Objectives: To describe patients with extremely severe OSA who were successfully treated with a dental appliance and to compare their characteristics with the relevant literature to identify clinical features associated with a good outcome.
Methods: The clinical, management, and outcome data of three patients with an apnea-hypopnea index (AHI) of > 80 who showed clinical improvement following treatment with a dental appliance were collected retrospectively from sleep laboratory reports in Israel over a period of 3 years.
Results: The patients included one man and two women, aged 33, 56, and 61 years, respectively. The diagnosis of OSA was based on clinical examination and polysomnography. AHI values at presentation were 83, 81, and 84, respectively. Treatment with a dental appliance (Herbst® or MDSA®) was proposed due to patient noncompliance with CPAP. Follow-up polysomnography with the dental appliance revealed a reduction in the AHI to 1.7, 10.7, and 11, respectively. All patients had supine OSA and a retrognathic mandible, both of which have been found to be associated with a good prognosis for treatment with a dental appliance.
Conclusions: Dental appliances may be considered an appropriate second-choice option to treat severe OSA in patients who are noncompliant with CPAP. This study helps physicians identify patients with extremely severe OSA who are suitable for dental appliance treatment. Well-designed large-scale studies are needed to reach definitive conclusions.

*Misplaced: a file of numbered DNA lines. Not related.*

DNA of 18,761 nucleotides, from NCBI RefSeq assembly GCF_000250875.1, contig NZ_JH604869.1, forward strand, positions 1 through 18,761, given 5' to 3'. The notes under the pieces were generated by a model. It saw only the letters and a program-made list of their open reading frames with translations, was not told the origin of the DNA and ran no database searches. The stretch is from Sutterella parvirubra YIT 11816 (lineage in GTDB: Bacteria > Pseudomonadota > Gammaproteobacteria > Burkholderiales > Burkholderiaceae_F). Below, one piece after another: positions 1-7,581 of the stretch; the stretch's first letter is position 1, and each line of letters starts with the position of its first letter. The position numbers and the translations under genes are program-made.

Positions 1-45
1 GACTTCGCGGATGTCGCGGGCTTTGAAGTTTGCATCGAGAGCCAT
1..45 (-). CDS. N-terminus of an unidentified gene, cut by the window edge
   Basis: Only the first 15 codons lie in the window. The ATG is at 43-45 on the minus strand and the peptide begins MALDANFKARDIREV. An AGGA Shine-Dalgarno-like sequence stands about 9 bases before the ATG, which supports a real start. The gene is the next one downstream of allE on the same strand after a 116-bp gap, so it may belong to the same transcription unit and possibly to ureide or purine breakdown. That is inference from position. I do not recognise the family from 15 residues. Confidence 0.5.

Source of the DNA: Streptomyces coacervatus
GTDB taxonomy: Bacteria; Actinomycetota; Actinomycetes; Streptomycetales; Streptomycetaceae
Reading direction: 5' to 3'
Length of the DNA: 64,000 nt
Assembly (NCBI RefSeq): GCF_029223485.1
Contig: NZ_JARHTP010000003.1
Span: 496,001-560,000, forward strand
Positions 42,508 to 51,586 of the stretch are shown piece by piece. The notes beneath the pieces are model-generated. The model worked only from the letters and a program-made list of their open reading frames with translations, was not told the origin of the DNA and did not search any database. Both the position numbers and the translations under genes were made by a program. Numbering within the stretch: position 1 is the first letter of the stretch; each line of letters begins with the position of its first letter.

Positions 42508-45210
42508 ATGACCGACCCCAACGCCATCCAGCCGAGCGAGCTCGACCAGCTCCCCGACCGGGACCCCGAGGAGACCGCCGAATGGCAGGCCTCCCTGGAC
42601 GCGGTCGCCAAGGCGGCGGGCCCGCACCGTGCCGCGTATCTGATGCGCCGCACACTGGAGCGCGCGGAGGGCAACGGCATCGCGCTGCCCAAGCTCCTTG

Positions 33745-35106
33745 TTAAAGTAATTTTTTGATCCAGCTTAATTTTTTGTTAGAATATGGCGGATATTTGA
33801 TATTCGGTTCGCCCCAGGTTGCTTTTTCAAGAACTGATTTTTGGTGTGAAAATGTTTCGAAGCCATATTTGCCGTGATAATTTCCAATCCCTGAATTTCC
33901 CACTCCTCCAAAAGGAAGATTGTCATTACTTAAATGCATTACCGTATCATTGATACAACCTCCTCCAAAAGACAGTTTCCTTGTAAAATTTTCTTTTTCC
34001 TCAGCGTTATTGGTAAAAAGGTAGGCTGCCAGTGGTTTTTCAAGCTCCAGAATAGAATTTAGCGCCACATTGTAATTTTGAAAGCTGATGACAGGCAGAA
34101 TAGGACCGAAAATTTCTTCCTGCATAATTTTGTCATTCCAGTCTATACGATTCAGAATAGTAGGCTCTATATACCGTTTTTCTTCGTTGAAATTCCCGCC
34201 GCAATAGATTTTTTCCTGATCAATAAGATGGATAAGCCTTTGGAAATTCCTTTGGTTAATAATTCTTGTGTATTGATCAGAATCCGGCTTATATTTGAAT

Rashed Abu-Saleh MD, Orna Nitzan MD, Walid Saliba MD, Raul Colodner PhD, Yoram Keness PhD, Anna Yanovskay MD, Hana Edelstein, Naama Schwartz PhD and Bibiana Chazan MD
Background: Skin colonization of microorganisms in blood cultures (BCs) are generally considered clinically non-significant and can be the source of a true infection, particularly in immunosuppressed patients.
Objectives: To study the epidemiology and risk factors for bacteremia caused by contaminants.
Methods: This retrospective, descriptive study is based on adult BCs collected (2004–2013) and categorized as positive (True bacteremia [TrueB] or contamination) or negative. Clinical, demographic, and laboratory characteristics of BCs positive for the six most common potential contaminant pathogens (PCPs) that can cause TrueB and contamination (Coagulase-negative Staphylococcus [CoNS], Streptococcus viridans, Propionibacterium acnes, Corynebacterium spp., Bacillus spp., Clostridium spp.) were assessed. Ninety-two TrueB were identified vs. 196 contaminations (1:2 ratio).
Results: From 74,014 BCs, PCPs were found in 3735 samples, of which 3643 (97.5%) were contaminations and 92 (2.5%) were TrueB. The overall rate of BC contamination decreased during the study period from 6.7% to 3.8%. CoNS was the most common PCP. Bacillus spp. were only contaminants. Clostridium spp. and Streptococcus viridans were more often TrueB. In a multivariate model, predictors of TrueB included high creatinine levels, Streptococcus viridans in BC, and multiple positive BCs. A single culture of CoNS was strongly predictive of contamination.
Conclusions: Ten years of data on BCs, focusing on six PCPs, demonstrates a significant, yet insufficient reduction in the rate of contamination. High creatinine level, isolation of Streptococcus viridans, and multiple positive BCs were predictors of TrueB, while growth of CoNS was strongly predictive of contamination. This model could assist in diagnostic and therapeutic decision making.